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KNPR's State of Nevada About SON Archives Participate Specials
Behind The Bundy Ranch Standoff
How Safe Is Your Food?
Robert Coover And The Return Of The Brunists
Lynne Jasames On Why 'It's Okay To Cry'
Can 'Serious' Reading Happen Online?
BASE Jumping: The Allure And The Danger
Anti-Government Protesters Win Round Against BLM
Tax Advice For The Alternative Economy
The Secret History Of Las Vegas
Deal Reached Between North Las Vegas And Labor Unions
Bryan Ferry (Of Roxy Music) Brings His Orchestra To Vegas
Is Tipping Obsolete?
The Life Cycle Of A Mall
Being Oscar
Fixing Nevada's Mental Health System
Bundy Family Says Local Officials Need to Step In To Stop BLM Dispute
The Future Of Space Tourism
The Brass Tacks Of The Education Initiative
UNR President Seeks To Restore Funding
What Should Be Done About NSA Spying?
'Ordain Women' Protests Meeting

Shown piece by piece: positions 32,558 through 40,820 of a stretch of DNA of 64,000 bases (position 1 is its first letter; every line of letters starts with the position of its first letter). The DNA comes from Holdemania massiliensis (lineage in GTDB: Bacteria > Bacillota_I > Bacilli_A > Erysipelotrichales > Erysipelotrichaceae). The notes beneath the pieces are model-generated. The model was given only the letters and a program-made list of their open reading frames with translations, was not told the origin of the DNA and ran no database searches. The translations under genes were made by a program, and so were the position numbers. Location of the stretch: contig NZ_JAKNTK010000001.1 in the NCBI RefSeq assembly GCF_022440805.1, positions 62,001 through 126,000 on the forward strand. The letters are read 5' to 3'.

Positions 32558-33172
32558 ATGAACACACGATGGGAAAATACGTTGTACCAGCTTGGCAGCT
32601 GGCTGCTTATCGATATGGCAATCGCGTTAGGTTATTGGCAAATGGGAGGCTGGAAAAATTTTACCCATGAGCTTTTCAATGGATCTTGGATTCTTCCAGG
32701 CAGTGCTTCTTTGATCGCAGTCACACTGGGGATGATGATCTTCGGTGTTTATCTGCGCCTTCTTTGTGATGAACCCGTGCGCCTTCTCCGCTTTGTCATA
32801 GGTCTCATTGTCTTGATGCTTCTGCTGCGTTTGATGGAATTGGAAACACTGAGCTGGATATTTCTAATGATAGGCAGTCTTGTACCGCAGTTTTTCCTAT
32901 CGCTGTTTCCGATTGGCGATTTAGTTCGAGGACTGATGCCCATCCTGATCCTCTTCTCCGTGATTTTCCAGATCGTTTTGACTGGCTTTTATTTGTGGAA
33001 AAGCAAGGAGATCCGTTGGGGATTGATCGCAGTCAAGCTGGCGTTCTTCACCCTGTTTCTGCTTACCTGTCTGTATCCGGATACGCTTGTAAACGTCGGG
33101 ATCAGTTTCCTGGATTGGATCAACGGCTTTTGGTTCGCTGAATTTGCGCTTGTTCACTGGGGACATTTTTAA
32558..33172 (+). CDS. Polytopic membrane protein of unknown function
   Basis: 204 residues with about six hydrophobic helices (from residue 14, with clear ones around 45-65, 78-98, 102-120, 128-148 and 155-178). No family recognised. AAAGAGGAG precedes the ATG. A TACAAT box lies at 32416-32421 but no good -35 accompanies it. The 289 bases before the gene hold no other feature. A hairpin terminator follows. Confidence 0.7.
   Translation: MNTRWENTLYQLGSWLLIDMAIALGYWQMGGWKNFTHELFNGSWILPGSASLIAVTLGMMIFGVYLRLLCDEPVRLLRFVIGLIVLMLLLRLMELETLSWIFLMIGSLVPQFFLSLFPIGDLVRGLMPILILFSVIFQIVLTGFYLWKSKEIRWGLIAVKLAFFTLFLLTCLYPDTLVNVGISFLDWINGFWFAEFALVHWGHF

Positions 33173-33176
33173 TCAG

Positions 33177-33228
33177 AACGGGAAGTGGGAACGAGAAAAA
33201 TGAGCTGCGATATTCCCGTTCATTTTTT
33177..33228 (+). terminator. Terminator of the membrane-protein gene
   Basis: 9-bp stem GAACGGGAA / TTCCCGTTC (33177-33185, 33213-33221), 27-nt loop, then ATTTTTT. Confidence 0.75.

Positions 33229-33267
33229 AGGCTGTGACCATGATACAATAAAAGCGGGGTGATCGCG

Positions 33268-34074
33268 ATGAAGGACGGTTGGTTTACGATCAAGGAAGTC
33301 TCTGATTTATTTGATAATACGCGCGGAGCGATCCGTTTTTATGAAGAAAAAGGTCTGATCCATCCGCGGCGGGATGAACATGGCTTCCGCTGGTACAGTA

The Future Of Africa

The Rules for the Special Election
The Rules for the Special Election

AIR DATE: May 5, 2011

Since 1864, Nevada has never had to hold a special election to replace a sitting Congressman. It does now with the appointment of Congressman Dean Heller to the Senate to replace Sen. John Ensign. But how do we do it? The state enacted laws in 2003 to fill vacancies in the House of Representatives but that law could be problematic. It doesn't explain how the parties are to endorse candidates for special elections. Secretary of State Ross Miller has set out the rules for September's election but not everyone is pleased.
Ross Miller, Nevada Secretary of State

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